For better or for worse, there is nothing else like a college yearbook. This makes it easier for the editors of such a yearbook--they can pretty well set their own standards and exercise their own ingenuity, if they want to produce something really original, or they can simply compile pictures and records of all the people who are graduating, throw in a resume of the year's activities, and tamp in pictures at odd corners of the pages.
On what standards, then, can 316 be judged? Perhaps it is only fair to judge it on the aim which the staff sets for itself in print: "to publish a book that has some merit of its own beyond the sentimental value that accrues in a sort of compound interest on old Albums."
The merit certainly does not lie in the writing. Last year's book showed that the article on the year as a whole--the lead article--could be an exercise in good writing in an effort to convey the spirit as well as the facts of the Harvard year. This year's lead article has no spirit, no theme--except for one brief attempts to find a trend toward "purity" in a series of restrictive measures by various legislative and administrative bodies. It is essentially a rambling, not too exciting account of what went on in 1951-52, spotted with several minor inaccuracies.
The rest of the writing in the new book ranges from the competent to the very bad. Some sort of award for ingenuity, at least, should go to the creator of the following paragraph in the section on freshmen:
Suddenly, hour exams were breathing hot and furiously down the necks of '55. Desperate cramming and questioning of roommates were to no avail as the whetted intellectual hatchet chopped inexorably into the egos of this year's yearlings. When the smoke...had cleared, when the mental debris had been removed, frosh found themselves baptized by fire and ready to take on midyear exams.
The clear superiority of a couple of the House write-ups and the really interesting way in which a few of the minor organizations are presented point up the general inadequacy of the rest. The sports section is especially unstimulating; the minor sports articles read like schedules of wins and losses, broken only by pathetic attempts to find synonyms for "win," "trounce," and "beat." Admittedly minor sports schedules do not lend themselves to creativity, but this simply emphasizes the need to use the half page or so for each sport in some more elegant way than in a chronological summary of successive jubilation and woe.
The pictures in the issue are generally good. Quite a few are very good, and one, of Professor Finley eagerly following some sport, is extremely expressive. Unfortunately, the pictures have not been given the benefit of imaginative makeup. They often block continuity, rather than facilitating it, and are not bled, centered, and arranged in any consistently esthetic pattern.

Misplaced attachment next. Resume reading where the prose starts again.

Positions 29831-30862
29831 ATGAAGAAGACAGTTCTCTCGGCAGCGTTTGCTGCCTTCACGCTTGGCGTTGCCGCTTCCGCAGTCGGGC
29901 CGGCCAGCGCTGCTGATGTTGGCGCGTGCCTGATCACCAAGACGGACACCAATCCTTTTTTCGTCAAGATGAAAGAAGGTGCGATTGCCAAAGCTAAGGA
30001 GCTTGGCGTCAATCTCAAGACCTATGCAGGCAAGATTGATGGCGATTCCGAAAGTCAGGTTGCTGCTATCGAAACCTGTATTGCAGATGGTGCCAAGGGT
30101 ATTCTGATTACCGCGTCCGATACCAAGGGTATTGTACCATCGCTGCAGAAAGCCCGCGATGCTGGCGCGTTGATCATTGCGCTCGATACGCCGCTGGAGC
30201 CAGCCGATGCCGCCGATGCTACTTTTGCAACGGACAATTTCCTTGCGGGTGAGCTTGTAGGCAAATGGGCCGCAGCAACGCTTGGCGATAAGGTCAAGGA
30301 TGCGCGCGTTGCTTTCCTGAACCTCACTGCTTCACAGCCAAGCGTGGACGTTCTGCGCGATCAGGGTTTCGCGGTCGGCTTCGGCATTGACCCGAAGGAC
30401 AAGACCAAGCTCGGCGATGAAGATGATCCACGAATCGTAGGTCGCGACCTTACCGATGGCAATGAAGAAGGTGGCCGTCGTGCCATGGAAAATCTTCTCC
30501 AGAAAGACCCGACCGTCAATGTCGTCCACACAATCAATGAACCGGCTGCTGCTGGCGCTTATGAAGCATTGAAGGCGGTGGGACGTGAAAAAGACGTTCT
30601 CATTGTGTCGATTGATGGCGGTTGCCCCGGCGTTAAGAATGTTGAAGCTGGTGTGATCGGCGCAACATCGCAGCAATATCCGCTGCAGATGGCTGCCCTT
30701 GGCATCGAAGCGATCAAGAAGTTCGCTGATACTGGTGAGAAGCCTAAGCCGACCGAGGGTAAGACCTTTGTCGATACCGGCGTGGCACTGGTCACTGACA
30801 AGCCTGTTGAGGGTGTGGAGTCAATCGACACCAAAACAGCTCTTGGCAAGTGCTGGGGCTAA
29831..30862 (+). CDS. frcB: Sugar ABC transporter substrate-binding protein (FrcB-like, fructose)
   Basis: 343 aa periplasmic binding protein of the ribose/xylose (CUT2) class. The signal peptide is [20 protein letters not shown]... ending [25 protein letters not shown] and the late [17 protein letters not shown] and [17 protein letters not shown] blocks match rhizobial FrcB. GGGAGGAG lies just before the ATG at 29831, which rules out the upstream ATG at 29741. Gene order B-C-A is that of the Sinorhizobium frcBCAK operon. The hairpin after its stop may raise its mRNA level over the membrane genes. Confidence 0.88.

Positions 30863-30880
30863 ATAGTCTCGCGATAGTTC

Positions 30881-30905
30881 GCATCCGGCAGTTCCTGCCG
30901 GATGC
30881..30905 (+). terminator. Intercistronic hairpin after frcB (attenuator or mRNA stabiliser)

One obvious way in which the editors of the Year-book could "innovate" was in content. They have included an amusing, few pages on the Radcliffe invasion, an interesting survey of professors' and students' views of Harvard teaching, which roams through the faculty pictures, and a not-so-interesting section compiled from results of a poll of students. This section consists of a series of islands of type amid a sea of ads and generally irrelevant drawings. It is definitely inferior to the similar section in last year's book, which was better integrated in every way.
Perhaps, after all, it would be fairest to rate the year-book, for seniors at least, as a record of the College. The seniors' pictures are almost all there, the activities are exhaustively represented, and many of the best faculty people are there, in passport size. For seniors, the $9.50 investment is a worthwhile one; they will undoubtedly consult the book frequently in years to come. But even here there are inadequacies. Toward the end of the list of seniors in each House, it is unclear which name goes with which picture, and indeed the orders of the two are different in at least one case. Furthermore, there is really no excuse for as many spelling mistakes in names as actually appear, in a book carefully prepared as a permanent record. A look at the official Register would have shown that "Eliot Perkins" deserved more l's and t's than it got; the Yearbook should be more careful about this sort of thing in the future.